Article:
“Another issue relates to the proposed military and civil airport in Minicoy, which was first planned to be set up in the northern strip of the island, but later shifted to the south. This shift gives rise to concerns about the centuries old lighthouse in the southern strip. The northern strip is barren, while the southern pandaram land strip is the only area on the island where the residents have some cultivation,” adds Muneer.

The proposed water villas are hazardous to the coral reef as the pillars for the villa construction will be driven through coral rock, destroying the very resource that people are visiting the island for.

Lighthouse in Minicoy
Lighthouse in MinicoySusheela Nair

“The latest threat comes from the proposed tent city in Agati. To implement this, eviction notices have been issued to several residents. Tent tourism should not be implemented in densely populated areas. The islanders have been asked to remove their canoes, sheds, and equipment used for drying fish. Around 40% of the residents in Agati are dependent on fishing. Their apprehension is that they may have to abandon fishing itself if they lose the space used to dry fish, and keep their boats and equipment safe,” says Sabith PK, a Youth Congress member. 

“Islanders are not against development and tourism but want to be stakeholders and partners in these developments. The interests of the islanders and the preservation of the ecosystem must be given priority,” asserts Sabith.

Environmental experts are wary that a spurt in tourist footfall would prove disastrous for the ecologically fragile islands.

Unbridled tourism would bring with it concerns about waste disposal, strain on freshwater, coral reef damage, and other issues. The scarcity of potable water and the delicate water table would lead to depletion of potable water for the islanders. The development proposals in a fragile ecosystem with limited freshwater resources and absence of surface water bodies such as streams, lakes, and rivers have added to the woes of the islanders.

Currently, climate change is the biggest environmental threat facing Lakshadweep. Studies have shown the ecological consequences of climate change on the island’s reefs. Rising sea surface temperatures and frequent El Nino-related coral mortalities have resulted in dramatic losses to the reefs. Research has shown that with the death of coral, fish and other creatures that depend on them also decline. With each subsequent catastrophic coral mortality, the ability of the reef to recover reduces drastically.

Tuna cleaning in Minicoy
Tuna cleaning in MinicoySusheela Nair

The main reason why Lakshadweep remains habitable is a ring of corals that protect it. The loss of coral signals a loss of physical integrity of the atoll structure that protects islands from storms, reduces coastal erosion, and ensures precious freshwater resources are preserved. Another threat to the ecological balance is the increase in the reef fisheries in the islands over the past decade. This has resulted in the removal of key fish species that are crucial for reef recovery.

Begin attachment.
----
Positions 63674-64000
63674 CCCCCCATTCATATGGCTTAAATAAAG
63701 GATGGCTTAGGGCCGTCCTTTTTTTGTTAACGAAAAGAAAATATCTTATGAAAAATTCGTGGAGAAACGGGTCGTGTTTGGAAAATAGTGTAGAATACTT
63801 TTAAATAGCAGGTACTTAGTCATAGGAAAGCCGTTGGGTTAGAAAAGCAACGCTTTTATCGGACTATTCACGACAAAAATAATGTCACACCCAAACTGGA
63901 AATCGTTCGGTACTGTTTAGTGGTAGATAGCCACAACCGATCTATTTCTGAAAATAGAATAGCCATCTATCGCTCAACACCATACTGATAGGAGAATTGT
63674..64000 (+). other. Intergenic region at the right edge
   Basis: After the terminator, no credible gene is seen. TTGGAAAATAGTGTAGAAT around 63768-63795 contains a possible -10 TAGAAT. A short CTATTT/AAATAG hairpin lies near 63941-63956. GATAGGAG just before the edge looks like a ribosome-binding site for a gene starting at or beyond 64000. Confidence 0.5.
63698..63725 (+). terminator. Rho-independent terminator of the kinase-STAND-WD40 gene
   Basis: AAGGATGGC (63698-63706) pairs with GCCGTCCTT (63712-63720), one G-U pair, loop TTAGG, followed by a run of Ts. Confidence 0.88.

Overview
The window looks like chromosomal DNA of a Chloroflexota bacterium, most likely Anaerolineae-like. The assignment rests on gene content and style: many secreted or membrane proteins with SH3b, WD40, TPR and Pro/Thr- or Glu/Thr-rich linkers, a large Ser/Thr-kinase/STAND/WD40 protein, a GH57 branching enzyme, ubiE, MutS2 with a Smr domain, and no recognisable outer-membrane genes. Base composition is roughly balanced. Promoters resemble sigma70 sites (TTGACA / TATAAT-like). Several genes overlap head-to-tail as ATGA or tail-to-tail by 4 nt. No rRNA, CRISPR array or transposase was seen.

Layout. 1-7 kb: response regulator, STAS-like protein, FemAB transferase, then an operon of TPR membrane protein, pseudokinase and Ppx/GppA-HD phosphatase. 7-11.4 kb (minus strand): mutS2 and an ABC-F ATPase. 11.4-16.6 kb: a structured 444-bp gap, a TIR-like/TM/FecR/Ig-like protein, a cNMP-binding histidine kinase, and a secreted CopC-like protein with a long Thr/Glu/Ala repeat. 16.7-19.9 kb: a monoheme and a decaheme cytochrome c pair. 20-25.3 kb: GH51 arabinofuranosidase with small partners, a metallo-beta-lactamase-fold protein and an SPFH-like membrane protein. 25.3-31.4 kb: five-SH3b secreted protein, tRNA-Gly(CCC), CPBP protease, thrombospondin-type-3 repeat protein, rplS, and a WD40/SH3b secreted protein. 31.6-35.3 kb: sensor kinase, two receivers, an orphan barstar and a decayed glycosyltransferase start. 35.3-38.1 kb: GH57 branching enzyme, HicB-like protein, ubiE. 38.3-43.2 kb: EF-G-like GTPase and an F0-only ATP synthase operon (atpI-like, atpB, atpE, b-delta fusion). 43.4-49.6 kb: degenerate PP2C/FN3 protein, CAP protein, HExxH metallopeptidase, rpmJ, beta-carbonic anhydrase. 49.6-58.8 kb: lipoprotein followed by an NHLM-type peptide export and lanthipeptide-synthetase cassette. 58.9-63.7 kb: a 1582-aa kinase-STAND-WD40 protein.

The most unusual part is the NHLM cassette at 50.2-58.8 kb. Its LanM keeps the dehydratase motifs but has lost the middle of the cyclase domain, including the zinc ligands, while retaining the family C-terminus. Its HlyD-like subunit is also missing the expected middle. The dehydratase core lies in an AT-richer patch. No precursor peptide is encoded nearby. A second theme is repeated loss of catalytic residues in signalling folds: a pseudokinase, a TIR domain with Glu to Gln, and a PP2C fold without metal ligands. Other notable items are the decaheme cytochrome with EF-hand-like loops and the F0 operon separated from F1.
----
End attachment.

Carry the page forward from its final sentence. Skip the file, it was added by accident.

Erosion is another major problem in many of Lakshadweep’s beaches. Earlier, Lakshadweep had 36 islands but due to coastal erosion, at present there are only 11 inhabited islands and 15 uninhabited islands. The island of Parali I, part of Bangaram atoll, one of the biodiversity-rich islands of Lakshadweep, has vanished due to soil erosion. Some other such territories are also fast shrinking. Apart from the islands, there are an assortment of open and submerged reefs and sandbanks.

It is hence imperative that studies on the carrying capacity of the islands should be conducted before venturing into new projects. 

Private players should emulate the example of the CGH group that ran the Bangaram Island Resort for 22 years without causing any damage to the environment. In an interview with ET Hospitality, Jose Dominic who operated the Bangaram resort said that when their resort was set up decades ago, a carrying capacity study had found that the island could hold 100 persons at a time, including the resort staff. “Now they are talking about building 200 rooms plus 50 water villas, etc. What kind of scientific study has gone into before fixing the carrying capacity, nobody knows,” he had said. 

Sabith says that despite the announcements and enquiries regarding them, no headway has been made in the implementation of the tourism projects. With land acquisition, compensation, and related legal issues, investors are apprehensive of investing in Lakshadweep. Sustainable and responsible tourism with community participation should be encouraged with a view to protect and preserve the fragile ecological system of the islands.

Susheela Nair is an independent food, travel and lifestyle writer and photographer contributing articles, content and images to several national publications besides organising seminars and photo exhibitions. Her writings span a wide spectrum that includes travel portals and guide books, brochures and coffee table books.